early GP years

""It didn't happen, Kenny got an exclusive deal on the bikes and that was it. That was the only time I've come anything like close to riding for someone else," The weekend in Brazil was still pivotal as far as the Suzuki team were concerned for it saw the end of Agostini's Marlboro Yamaha Team. Kenny Roberts got the agreement from Yamaha that gave him exclusive access to the factory machines. Kevin therefore would not sign with Agostini and hence the Italian had no ace to offer Marlboro. The cigarette company therefore accepted Roberts' overtures and gave him the budget.

Roberts then ended his association with Lucky Strike leaving them to hook up with Suzuki, replacing Pepsi who had failed to make very much of their two year association. The potential of the Pepsi Suzuki tie up was enormous and indeed Suzuki had been promised a great deal more by way of promotion than finance. There were photographs of Michael Jackson sitting on a Suzuki thanks to the fact that he was also contracted to Pepsi but it never quite matched it's potential.

Though that instance at the end of 1989 was the only time that Kevin got close to an agreement with another team there was another point at which he almost left Suzuki. Again it came down to the technical situation and whether or not he felt that he could win the World Championship with the existing men and machinery. "It was mid '91 at Paul Ricard for the French Grand Prix, I was fed up with all the questions and lack of answers we were getting from Suzuki. I felt we were short staffed, needed more people, needed the data recording, more testing and I really wanted them to bring someone good into the team on the engineering side. They said 'well the team we've got we are sticking with,' "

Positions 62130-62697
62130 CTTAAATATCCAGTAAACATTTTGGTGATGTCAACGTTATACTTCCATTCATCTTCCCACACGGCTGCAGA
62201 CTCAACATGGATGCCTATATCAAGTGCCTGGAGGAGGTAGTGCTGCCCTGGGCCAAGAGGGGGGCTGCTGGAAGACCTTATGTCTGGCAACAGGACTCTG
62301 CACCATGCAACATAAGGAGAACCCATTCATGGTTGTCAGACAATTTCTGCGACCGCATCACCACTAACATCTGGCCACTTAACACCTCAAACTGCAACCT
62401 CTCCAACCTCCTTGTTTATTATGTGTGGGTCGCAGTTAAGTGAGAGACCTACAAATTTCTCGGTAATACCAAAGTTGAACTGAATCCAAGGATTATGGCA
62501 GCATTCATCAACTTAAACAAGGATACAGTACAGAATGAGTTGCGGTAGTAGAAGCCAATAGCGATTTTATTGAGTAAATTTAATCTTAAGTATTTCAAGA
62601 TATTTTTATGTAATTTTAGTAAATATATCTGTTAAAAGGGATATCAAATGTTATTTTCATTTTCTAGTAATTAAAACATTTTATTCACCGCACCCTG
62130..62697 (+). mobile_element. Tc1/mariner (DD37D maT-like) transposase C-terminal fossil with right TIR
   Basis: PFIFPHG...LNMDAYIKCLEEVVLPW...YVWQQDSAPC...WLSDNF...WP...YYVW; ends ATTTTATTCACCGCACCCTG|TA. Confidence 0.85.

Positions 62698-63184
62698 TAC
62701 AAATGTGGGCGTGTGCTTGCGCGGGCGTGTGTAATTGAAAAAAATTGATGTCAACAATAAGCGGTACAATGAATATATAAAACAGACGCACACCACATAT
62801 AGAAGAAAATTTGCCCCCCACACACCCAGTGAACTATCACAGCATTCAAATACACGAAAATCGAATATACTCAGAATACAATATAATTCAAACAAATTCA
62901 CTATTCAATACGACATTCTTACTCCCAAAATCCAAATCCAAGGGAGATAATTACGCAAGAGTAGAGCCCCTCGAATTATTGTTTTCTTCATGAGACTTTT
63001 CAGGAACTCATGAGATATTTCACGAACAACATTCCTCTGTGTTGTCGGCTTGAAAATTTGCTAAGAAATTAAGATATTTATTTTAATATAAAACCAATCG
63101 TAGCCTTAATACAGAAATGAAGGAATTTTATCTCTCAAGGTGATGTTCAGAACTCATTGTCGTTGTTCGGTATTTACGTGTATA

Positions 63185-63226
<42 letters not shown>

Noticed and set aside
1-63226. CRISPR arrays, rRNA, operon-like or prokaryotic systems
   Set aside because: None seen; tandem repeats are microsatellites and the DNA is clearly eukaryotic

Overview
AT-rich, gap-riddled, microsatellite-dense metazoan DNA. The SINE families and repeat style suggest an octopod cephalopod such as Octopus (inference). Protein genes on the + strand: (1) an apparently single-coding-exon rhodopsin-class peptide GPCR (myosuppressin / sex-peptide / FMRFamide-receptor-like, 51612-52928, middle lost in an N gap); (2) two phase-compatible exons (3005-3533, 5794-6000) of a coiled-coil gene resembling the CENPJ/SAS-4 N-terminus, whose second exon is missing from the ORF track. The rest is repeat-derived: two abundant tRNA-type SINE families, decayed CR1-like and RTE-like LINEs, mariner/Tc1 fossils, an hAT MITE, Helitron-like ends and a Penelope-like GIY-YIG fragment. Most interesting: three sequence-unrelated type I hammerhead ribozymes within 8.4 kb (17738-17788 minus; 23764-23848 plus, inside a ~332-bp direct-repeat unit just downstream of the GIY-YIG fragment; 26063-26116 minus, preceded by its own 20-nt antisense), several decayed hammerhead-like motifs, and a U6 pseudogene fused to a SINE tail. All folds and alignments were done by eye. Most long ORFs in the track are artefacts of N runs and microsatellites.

Six Wins and nine pole positions but only fourth in the championship. Lawson Rainey and Sarron were in front. Lawson had four wins, Rainey three. Saron's best result was a single second place. Kevin was winning the battles and losing the war.

"I said that in that case you guys need to find someone to replace me because I was going to ride for someone else. At that time I had no concrete alternative, I talked to Serge Rosset and visited his place in Annemasse but it wasn't a case of someone making me a great offer, it never got that far, I just felt that things needed changing at Suzuki and if they didn't change there was little point in me staying."

"They changed enough of the things to convince me to stay."

 
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